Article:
Geopolitics and Economics of China’s Ascendance
ISBN : 978-988-8083-82-4
460 pages, 6″ x 9″, 16 b&w illus.; 80 tables
The book confronts the popular conjecture of a Pax Sinica emerging to replace Pax Americana in the wake of global financial crisis. It argues that by virtue of its overwhelming economic, technological and military clout, US hegemony will continue to prevail, though increasingly less coherently, as China’s ascendance as a global power accelerates. The argument is underpinned with analysis of different junctures in China’s trajectory towards the status of economic giant, from the tacit creation of the “Greater China” growth triangle and ordeal of the Asian Financial Crisis, through the breakthrough with China’s membership in the WTO and the subsequent large-scale realignment of productive forces in the Asia Pacific region. A chronological approach is combined with topical analysis, focusing in particular on the interplay between economic imperatives and geopolitical dynamics.
Taken together, the book provides a highly refreshing and coherent perspective for looking at China arising as a dominant Asia-Pacific power with significant global implications. As an interdisciplinary study it will appeal to scholars and academics, as well as businessmen and government policy-makers interested in Asian and global affairs; and especially to students of economics, politics, international business and globalization studies.
“This is a superb rendition of the story of China’s post-Mao metamorphosis into an economic powerhouse that has become the engine of regional, and even global, growth. It packs lucid analysis and interpretation in a treatise that demystifies the success of the Dengist ‘reform and open up’ (the Great Leap Outward) coup and its enduring legacy. Succinctly the study illustrates what may be considered the three pillars of the Chinese dynamo: the Greater China complex (i.e., partnership with Hong Kong, Taiwan, and Macau); integration with WTO, APEC, ASEAN 10, and other FTAs; and the unique feat of welding an increasingly marketized economy onto the country’s socialist system. Despite its title, Pax Sinica does not anticipate, as most alarmist predictions do, that the Chinese economic superpower is going to shatter and replace Pax Americana anytime soon. Other than the regional limit of China’s influence (partly by preference) and the vast gap in its technological and military might behind the United States (partly by choice), a cultural variable (the post–1995 adherence to Confucianism-cum-Buddhism) may explain China’s willingness to bandwagon to, rather than balancing against, the existing hegemonic power. It makes theory and the high drama of the interplay of geopolitics and geoeconomics easy for the layperson to comprehend. A must read for specialists, government leaders, and the public as well.” —James C. Hsiung, Professor of Politics and International Law, New York University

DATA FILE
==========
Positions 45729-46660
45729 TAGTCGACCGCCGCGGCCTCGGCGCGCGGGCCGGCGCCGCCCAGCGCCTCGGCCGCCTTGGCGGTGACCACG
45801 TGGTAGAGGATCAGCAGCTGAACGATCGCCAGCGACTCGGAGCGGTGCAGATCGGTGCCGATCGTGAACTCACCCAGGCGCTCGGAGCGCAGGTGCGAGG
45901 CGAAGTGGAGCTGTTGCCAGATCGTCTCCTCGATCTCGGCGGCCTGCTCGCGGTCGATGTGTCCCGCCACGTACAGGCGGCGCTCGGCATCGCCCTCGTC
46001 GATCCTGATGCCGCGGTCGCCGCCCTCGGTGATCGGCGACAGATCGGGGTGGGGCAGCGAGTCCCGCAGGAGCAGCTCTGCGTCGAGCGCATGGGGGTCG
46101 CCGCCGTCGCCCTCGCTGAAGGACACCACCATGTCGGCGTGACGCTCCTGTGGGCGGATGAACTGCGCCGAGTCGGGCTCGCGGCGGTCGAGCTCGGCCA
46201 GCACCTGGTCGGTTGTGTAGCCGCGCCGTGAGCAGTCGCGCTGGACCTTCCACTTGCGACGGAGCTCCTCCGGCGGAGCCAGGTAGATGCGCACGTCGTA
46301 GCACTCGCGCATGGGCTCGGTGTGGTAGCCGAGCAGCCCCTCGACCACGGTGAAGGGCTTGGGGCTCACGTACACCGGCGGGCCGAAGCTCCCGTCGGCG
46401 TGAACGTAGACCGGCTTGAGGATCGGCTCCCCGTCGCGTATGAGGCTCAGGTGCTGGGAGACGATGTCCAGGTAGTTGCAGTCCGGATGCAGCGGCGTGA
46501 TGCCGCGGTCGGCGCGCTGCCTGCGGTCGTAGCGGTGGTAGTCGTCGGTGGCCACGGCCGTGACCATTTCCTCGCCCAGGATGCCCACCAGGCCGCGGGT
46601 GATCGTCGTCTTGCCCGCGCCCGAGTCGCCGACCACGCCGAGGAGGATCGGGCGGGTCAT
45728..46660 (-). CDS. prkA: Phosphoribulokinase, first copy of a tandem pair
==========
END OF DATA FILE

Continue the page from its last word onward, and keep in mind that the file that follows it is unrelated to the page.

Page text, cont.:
“This volume contains highly refreshing and coherent articles about China’s rise at different junctures since opening up to the west. They blend insightful economic analysis with institutional and geopolitical perspectives.” —Cheng Hsiao, Professor of Economics, University of Southern California, Los Angeles
“Unlike books filled with esoteric econometric modelling, Pax Sinica applies standard statistical methods to reveal composition and trends of output, commodity trade, and investment flows. Analytical nuance notwithstanding, the explanation and discussion presented, coupled with the geopolitical perspective, are all readily comprehensible and highly readable.” —Yue Ma, Chair Professor of Finance, City University of Hong Kong
“Much has been published on the spectacular rise of China to be the world’s second largest economy and No. 1 exporter. But there are few works on China’s increased ties with the APEC countries which constitute a very important dimension of global economic development and help consolidate the foundation for a highly integrated Asia-Pacific production network and the emergence of a Pacific century. This book fills a crucial gap in the current literature.” —Joseph C. H. Chai, former Associate Professor of Economics, University of Queensland, Australia
“Pax Sinica is extensively footnoted and filled with detailed charts containing a vast wealth of economic data, and is useful as a macroeconomic reference index by itself. In conclusion, I find the author’s thesis compelling and largely correct.” —Nicholas MacDonald, iTV-Asia.com
“Y.Y. Kueh’s study offers a much needed and an extremely erudite analysis of China’s emerging international agency. Not surprisingly, his book will be welcomed by students, scholars, and policy-makers alike.” —Emilian Kavalski, Institute for Social Justice, ACU-Sydney